My visits to the reservoirs raised so many questions that I began to research its history, as well as the wildlife of the reservoirs and surrounding Lea Valley. But I’ve learned most of what I know from the Thames Water staff, bailiffs, fishermen, bird watchers, and London Wildlife Trust volunteers and staff that I’ve met, some of whom have been visiting for 60 years. It has been fascinating to discover the architectural heritage of impressive and historic listed buildings and the vestiges of handsome Victorian civil engineering at Walthamstow Wetlands.

With my growing interest I soon began volunteering with London Wildlife Trust, giving guided tours of the site. It is a privilege to be involved with and to get to share the wetlands with visitors, and especially satisfying if it is their first visit to the site. It is also an easy and fun job to do because it is such an amazing place, so beautiful and fascinating, that visitors always greatly enjoy the tours.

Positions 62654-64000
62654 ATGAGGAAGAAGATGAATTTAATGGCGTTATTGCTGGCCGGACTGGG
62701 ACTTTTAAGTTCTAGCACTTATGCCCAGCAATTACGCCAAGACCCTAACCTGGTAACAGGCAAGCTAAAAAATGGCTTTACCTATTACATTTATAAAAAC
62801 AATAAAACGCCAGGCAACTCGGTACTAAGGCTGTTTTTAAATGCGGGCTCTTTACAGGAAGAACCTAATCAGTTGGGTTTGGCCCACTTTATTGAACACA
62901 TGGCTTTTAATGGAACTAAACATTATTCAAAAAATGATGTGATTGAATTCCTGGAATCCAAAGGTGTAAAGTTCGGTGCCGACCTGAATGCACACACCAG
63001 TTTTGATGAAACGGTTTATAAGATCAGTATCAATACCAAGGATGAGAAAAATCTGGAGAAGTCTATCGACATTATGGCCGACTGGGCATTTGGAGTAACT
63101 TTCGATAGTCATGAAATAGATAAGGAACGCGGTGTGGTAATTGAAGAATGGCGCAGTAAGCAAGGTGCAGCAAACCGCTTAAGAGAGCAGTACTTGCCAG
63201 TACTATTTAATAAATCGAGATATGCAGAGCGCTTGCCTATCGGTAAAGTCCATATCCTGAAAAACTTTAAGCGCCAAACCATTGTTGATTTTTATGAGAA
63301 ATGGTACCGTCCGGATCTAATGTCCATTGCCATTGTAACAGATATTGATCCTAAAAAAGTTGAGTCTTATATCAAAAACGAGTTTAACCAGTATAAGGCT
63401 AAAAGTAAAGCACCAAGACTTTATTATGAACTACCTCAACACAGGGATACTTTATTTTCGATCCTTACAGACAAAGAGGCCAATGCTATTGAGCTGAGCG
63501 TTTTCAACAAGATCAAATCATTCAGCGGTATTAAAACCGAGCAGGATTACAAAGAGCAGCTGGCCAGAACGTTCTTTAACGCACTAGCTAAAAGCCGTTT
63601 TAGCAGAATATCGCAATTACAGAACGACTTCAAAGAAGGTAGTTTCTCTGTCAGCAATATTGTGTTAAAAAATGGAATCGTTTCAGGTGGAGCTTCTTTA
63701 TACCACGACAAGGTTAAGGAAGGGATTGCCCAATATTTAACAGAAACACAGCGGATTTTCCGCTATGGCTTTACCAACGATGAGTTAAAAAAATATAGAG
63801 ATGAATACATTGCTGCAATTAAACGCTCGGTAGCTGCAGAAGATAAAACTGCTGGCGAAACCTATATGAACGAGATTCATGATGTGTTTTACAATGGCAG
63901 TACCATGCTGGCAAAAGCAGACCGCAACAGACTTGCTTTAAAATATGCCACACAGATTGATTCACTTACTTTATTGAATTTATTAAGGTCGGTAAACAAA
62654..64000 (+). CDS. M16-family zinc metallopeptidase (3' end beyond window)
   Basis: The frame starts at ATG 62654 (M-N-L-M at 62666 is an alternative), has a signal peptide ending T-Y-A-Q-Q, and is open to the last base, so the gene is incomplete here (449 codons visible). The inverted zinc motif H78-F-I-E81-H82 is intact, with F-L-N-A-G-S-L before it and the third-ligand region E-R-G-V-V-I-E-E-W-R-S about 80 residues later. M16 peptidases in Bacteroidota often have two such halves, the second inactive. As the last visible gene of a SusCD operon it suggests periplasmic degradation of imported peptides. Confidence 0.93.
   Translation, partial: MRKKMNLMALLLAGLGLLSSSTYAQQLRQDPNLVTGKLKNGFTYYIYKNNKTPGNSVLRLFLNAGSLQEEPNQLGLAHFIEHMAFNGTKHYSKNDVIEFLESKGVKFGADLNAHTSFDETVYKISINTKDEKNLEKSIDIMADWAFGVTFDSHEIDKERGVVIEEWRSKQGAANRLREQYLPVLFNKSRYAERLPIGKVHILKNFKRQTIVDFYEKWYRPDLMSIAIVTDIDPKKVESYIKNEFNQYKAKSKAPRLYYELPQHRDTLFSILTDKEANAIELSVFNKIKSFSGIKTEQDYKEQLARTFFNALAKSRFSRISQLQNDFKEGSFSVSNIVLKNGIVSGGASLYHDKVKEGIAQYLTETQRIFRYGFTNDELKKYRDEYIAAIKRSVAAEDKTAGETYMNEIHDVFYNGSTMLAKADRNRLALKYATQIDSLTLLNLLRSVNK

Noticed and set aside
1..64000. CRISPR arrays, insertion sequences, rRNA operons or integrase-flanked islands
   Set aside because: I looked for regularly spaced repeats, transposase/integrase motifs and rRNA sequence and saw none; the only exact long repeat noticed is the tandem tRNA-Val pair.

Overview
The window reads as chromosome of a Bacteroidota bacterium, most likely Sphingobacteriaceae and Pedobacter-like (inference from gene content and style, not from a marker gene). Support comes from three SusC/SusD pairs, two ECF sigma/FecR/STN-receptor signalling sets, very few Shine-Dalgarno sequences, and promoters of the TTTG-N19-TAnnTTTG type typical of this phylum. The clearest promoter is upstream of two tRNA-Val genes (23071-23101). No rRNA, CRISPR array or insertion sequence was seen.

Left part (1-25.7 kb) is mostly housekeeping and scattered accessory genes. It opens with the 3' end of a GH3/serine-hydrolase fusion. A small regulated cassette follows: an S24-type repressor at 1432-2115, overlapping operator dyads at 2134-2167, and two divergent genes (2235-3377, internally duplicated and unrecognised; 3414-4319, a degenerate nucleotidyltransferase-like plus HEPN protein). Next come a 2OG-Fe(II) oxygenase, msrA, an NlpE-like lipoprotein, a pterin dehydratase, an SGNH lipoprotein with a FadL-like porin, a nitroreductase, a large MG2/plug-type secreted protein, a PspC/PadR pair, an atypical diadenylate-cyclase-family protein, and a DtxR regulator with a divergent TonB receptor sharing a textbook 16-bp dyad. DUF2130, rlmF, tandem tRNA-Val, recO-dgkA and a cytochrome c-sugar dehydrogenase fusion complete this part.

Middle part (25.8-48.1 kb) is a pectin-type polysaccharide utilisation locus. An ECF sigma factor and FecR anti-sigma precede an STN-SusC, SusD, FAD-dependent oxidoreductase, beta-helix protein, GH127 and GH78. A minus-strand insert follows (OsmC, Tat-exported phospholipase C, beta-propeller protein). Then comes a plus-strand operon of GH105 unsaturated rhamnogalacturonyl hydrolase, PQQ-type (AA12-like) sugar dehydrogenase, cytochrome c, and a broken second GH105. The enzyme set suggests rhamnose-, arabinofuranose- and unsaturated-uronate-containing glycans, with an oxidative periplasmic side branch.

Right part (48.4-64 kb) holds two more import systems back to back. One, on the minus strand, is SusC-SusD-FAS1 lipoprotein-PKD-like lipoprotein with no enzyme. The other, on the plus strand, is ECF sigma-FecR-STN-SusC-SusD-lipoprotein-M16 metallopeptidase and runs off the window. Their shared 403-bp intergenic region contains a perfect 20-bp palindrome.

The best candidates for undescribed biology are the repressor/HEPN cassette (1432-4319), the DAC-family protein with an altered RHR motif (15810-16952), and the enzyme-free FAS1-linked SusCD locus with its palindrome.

There are lots of conservation volunteering opportunities at the wetlands. So far we’ve planted reedbeds and sown seeds, improving the biodiversity and structural diversity of the vegetated banks of the reservoirs and improving the grasslands. Volunteers also survey the site, collecting data on birds, butterflies, dragonflies, and flora. I am looking forward to seeing the wildlife habitats being improved further by conservation volunteers who will be inspired to help manage the site after it opens.


Walthamstow Wetlands is now due to open in October. It is a joint project between Waltham Forest Council, Thames Water, and London Wildlife Trust. To find out more, including how to become a volunteer:

Email Walthamstow@wildlondon.org.uk

Facebook /WalthamstowWetlands

Tweet @WildWalthamstow

Visit walthamstow-wetlands.org.uk